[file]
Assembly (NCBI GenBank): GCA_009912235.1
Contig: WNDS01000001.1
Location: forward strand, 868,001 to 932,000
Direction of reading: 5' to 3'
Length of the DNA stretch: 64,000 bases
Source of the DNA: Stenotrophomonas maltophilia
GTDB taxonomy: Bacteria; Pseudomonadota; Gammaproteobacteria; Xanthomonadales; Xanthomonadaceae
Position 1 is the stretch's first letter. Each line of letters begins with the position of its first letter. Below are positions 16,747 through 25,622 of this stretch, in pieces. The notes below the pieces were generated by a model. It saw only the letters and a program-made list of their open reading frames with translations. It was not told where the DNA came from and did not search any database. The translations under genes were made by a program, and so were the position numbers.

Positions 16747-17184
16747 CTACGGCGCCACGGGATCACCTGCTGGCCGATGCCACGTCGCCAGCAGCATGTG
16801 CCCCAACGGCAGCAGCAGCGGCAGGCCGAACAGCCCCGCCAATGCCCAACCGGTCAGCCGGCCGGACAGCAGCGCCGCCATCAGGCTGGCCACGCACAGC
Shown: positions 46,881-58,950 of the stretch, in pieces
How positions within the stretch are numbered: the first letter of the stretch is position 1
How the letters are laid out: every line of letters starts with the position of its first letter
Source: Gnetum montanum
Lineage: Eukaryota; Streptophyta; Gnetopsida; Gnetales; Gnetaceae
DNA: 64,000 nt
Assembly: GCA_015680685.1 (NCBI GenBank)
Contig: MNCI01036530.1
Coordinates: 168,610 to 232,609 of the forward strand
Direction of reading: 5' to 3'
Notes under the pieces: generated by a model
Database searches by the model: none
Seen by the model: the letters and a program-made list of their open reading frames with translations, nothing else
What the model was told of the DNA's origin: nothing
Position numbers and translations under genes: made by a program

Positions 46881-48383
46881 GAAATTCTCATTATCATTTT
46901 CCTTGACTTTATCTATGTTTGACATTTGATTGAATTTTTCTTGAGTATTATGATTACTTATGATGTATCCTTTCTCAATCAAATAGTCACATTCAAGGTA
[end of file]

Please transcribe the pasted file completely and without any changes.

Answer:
Assembly (NCBI GenBank): GCA_009912235.1
Contig: WNDS01000001.1
Location: forward strand, 868,001 to 932,000
Direction of reading: 5' to 3'
Length of the DNA stretch: 64,000 bases
Source of the DNA: Stenotrophomonas maltophilia
GTDB taxonomy: Bacteria; Pseudomonadota; Gammaproteobacteria; Xanthomonadales; Xanthomonadaceae
Position 1 is the stretch's first letter. Each line of letters begins with the position of its first letter. Below are positions 16,747 through 25,622 of this stretch, in pieces. The notes below the pieces were generated by a model. It saw only the letters and a program-made list of their open reading frames with translations. It was not told where the DNA came from and did not search any database. The translations under genes were made by a program, and so were the position numbers.

Positions 16747-17184
16747 CTACGGCGCCACGGGATCACCTGCTGGCCGATGCCACGTCGCCAGCAGCATGTG
16801 CCCCAACGGCAGCAGCAGCGGCAGGCCGAACAGCCCCGCCAATGCCCAACCGGTCAGCCGGCCGGACAGCAGCGCCGCCATCAGGCTGGCCACGCACAGC
Shown: positions 46,881-58,950 of the stretch, in pieces
How positions within the stretch are numbered: the first letter of the stretch is position 1
How the letters are laid out: every line of letters starts with the position of its first letter
Source: Gnetum montanum
Lineage: Eukaryota; Streptophyta; Gnetopsida; Gnetales; Gnetaceae
DNA: 64,000 nt
Assembly: GCA_015680685.1 (NCBI GenBank)
Contig: MNCI01036530.1
Coordinates: 168,610 to 232,609 of the forward strand
Direction of reading: 5' to 3'
Notes under the pieces: generated by a model
Database searches by the model: none
Seen by the model: the letters and a program-made list of their open reading frames with translations, nothing else
What the model was told of the DNA's origin: nothing
Position numbers and translations under genes: made by a program

Positions 46881-48383
46881 GAAATTCTCATTATCATTTT
46901 CCTTGACTTTATCTATGTTTGACATTTGATTGAATTTTTCTTGAGTATTATGATTACTTATGATGTATCCTTTCTCAATCAAATAGTCACATTCAAGGTA